Friday, 4 September 2020

Rupert and the giant heirloom tomato


Douro is synonymous with grapes and wine but there is another fruit that threatens the hegemonic popularity of these Douro symbols: the tomato. The Douro with a lot of sun exposure and great thermal capacities provides the perfect growing conditions for the tomato, allowing it to develop certain characteristics such as flavour and juiciness.
Anyone who likes tomatoes seriously knows that the Tomate Coração de Boi (beef heart) variant of the fruit is the king with an unbeatable flavour. Now is the best time to enjoy it. Because even though we eat (bad) tomatoes all year round, the truth is that this is a fruit like any other,that has a season.
Named for its shape and size,it is very fleshy and has few seeds, and has very thin skin, which makes it fragile and difficult to transport.It demands a lot of light,therefore  it finds in the Douro a privileged 'terroir' for its cultivation.
This huge, delightful, big-flavoured, full figured, luscious, ruby-red ambrosial and glorious fruit is hugely popular in the heirloom tomato world and comes to us from the fertile fields bordering the banks of the river Douro.To me, one of the best tasting tomatoes in existence.These big hearty tomatoes are heavy-in-the-hand and grow in clusters of 3 or 4, each weighing 10 oz. to 2 lbs. and have the depth of flavour and fragrance we would hope for in our own tomato gardens.Sweet,rich and meaty with silky texture and incredible layers of flavours,I am tasting one as I write this. Just a few seeds,lightly acid,delicately perfumed,This tomato is fabulous,really weighty,full of juice and I didn´t even slice it.It could almost be a mini pumpkin. I´m eating it as I would an apple,juice running down my neck and dripping onto my T shirt and my arms.I´m having to watch out for the keyboard.This giant tomato is an indeterminated variety of Italian heritage which has been part of the history of the Douro for generations.It´s relative is the traditional tomato of Italian gardens.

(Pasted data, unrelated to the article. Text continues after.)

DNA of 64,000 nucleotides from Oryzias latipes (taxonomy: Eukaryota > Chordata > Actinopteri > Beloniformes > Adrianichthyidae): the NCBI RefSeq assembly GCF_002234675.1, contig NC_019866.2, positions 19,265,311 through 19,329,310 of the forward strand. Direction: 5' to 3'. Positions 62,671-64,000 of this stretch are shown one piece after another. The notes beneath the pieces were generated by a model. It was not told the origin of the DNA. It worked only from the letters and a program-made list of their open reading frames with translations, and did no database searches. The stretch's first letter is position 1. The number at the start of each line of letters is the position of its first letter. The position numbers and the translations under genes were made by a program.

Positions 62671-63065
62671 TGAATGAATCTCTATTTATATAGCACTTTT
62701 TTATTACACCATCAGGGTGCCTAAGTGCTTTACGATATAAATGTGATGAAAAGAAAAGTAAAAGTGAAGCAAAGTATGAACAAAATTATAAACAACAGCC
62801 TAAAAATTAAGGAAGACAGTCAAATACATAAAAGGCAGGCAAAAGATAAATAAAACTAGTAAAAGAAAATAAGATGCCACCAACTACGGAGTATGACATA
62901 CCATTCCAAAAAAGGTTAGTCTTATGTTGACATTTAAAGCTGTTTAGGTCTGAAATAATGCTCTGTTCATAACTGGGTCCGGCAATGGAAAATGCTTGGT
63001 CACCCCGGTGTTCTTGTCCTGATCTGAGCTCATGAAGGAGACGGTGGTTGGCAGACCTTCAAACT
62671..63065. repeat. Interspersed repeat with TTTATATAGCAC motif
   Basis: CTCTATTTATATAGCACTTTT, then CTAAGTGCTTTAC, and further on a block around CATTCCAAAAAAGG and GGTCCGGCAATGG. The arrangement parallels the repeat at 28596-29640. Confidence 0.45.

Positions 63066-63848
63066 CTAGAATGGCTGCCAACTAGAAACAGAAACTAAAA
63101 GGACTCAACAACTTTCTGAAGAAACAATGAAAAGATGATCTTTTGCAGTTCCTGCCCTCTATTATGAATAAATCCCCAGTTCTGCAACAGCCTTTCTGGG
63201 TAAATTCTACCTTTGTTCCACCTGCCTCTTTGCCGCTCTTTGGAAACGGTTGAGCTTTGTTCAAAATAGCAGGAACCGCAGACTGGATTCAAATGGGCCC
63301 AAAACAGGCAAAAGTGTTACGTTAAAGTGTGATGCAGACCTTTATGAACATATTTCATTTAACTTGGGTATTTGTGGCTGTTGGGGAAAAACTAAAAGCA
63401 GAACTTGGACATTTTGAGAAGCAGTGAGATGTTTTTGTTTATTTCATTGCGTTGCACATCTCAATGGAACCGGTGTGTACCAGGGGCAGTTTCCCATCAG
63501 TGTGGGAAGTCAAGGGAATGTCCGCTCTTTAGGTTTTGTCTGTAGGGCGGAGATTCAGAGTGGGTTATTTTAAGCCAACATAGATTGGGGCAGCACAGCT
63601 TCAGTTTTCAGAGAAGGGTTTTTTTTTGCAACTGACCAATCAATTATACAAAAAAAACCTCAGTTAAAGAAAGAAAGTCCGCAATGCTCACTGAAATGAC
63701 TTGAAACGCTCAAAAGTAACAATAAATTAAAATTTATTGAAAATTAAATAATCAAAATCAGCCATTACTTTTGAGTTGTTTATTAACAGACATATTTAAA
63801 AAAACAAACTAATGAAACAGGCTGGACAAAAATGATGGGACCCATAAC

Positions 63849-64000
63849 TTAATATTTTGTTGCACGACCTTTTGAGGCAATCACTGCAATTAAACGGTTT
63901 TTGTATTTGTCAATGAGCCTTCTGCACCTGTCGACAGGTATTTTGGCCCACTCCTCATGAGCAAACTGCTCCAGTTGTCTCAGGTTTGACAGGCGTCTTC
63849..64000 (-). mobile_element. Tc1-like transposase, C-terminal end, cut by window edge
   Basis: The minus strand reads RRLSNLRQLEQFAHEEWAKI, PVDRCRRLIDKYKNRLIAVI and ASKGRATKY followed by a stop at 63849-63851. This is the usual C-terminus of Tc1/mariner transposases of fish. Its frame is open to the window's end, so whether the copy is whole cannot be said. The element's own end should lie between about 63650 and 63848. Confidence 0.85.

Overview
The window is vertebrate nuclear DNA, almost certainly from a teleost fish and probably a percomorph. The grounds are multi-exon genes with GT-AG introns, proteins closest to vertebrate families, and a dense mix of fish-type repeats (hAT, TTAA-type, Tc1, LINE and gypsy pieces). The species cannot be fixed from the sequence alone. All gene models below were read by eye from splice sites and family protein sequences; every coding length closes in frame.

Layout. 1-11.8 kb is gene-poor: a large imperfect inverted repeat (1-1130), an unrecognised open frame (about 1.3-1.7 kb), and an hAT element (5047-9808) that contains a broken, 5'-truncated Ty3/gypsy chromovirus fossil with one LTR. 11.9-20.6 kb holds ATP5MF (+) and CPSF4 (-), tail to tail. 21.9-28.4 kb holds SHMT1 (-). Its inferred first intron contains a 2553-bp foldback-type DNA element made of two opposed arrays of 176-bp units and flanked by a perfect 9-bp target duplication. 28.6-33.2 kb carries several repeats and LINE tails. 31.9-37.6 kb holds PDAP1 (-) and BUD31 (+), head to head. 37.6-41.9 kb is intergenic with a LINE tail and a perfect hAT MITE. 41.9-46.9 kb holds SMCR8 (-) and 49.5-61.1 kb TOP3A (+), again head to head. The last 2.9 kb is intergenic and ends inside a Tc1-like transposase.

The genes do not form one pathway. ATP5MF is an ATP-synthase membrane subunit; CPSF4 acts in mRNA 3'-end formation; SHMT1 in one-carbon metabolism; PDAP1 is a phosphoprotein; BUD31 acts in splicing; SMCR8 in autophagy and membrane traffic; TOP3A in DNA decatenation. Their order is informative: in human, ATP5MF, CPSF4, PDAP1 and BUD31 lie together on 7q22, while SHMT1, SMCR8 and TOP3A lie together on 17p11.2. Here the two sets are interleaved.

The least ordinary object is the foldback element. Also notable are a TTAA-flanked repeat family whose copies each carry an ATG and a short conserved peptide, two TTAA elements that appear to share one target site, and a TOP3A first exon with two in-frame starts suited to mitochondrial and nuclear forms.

To highlight the immense flavours and showcase the vital statistics of this heirloom,I set about reinventing a traditional Spanish dish.Paamb tomàquet, or Pan con tomate, is a traditional food of Catalan, Valencian, Aragonese, Balearic and Murcian cuisines in Spain. It is considered a staple of Catalan cuisine and identity. It is a traditional national dish of Spain, so I must be wary of being a Meddling Madeleine or else I will end up with a Jamie Oliver "Paellagate" scenario, or being accused of siding with the underdog no onionist tortilla brigade.As a culinary heretic,I would probably be punished under the infamously brutal Spanish gastronomic inquisition.
Pan con tomate is traditionally a humble dish, a way to make a single tomato and some old bread serve a family for lunch. Outside of Spain it becomes a posh name for tomatoes on toast.First of all I will give you the authentic way of making it in Catalonia.Please correct me if I am wrong my Catalonian friends.

1. Grate the tomatoes on a box grater. Using a microplane, grate the garlic onto the tomatoes. Season with kosher salt, the olive oil and the vinegar, and stir lightly to combine.
2. Toast or grill the bread until it is lightly charred.
3. Place a heaping tablespoon of the grated tomato mixture onto the bread, then wipe most of it off with the spoon. Drizzle with olive oil again, add
the sea salt, serve immediately.


Now for my "all new" 
"posh tomatoes on toast"


1 coraçao de boi (beefsteak) tomato
Rustic artesan bread 
2 cloves garlic
Small tin of cured anchovies
generous bunch of basil leaves
Aged balsamic vinegar (Belazu)
Extra virgin olive oil
I large garlic clove cut in half lengthways


Remove the core and seeds from the tomato
Cut the tomato into medium sized chunks
Place the tomato chunks in a medium sized bowl
Chop as many anchovies as you deem fit
for your particular palate
Add them to the tomatoes

add the two garlic cloves crushed
Tear the basil leaves and add them to the tomatoes and anchovies
Drizzle the mixture with a generous libation of olive oil and balsami

( as you would a salsa )
Leave to marinade for 10 to 15 minutes

When ready to serve
               Toast or grill the bread until it is lightly charred
                Rub the toast all over with the cut garlic
                      ( as you would a bruschetta )
                Cover the toast with a generous serving of tomato mixture
                Scatter a carpeting of Marcona almonds on top as garnish

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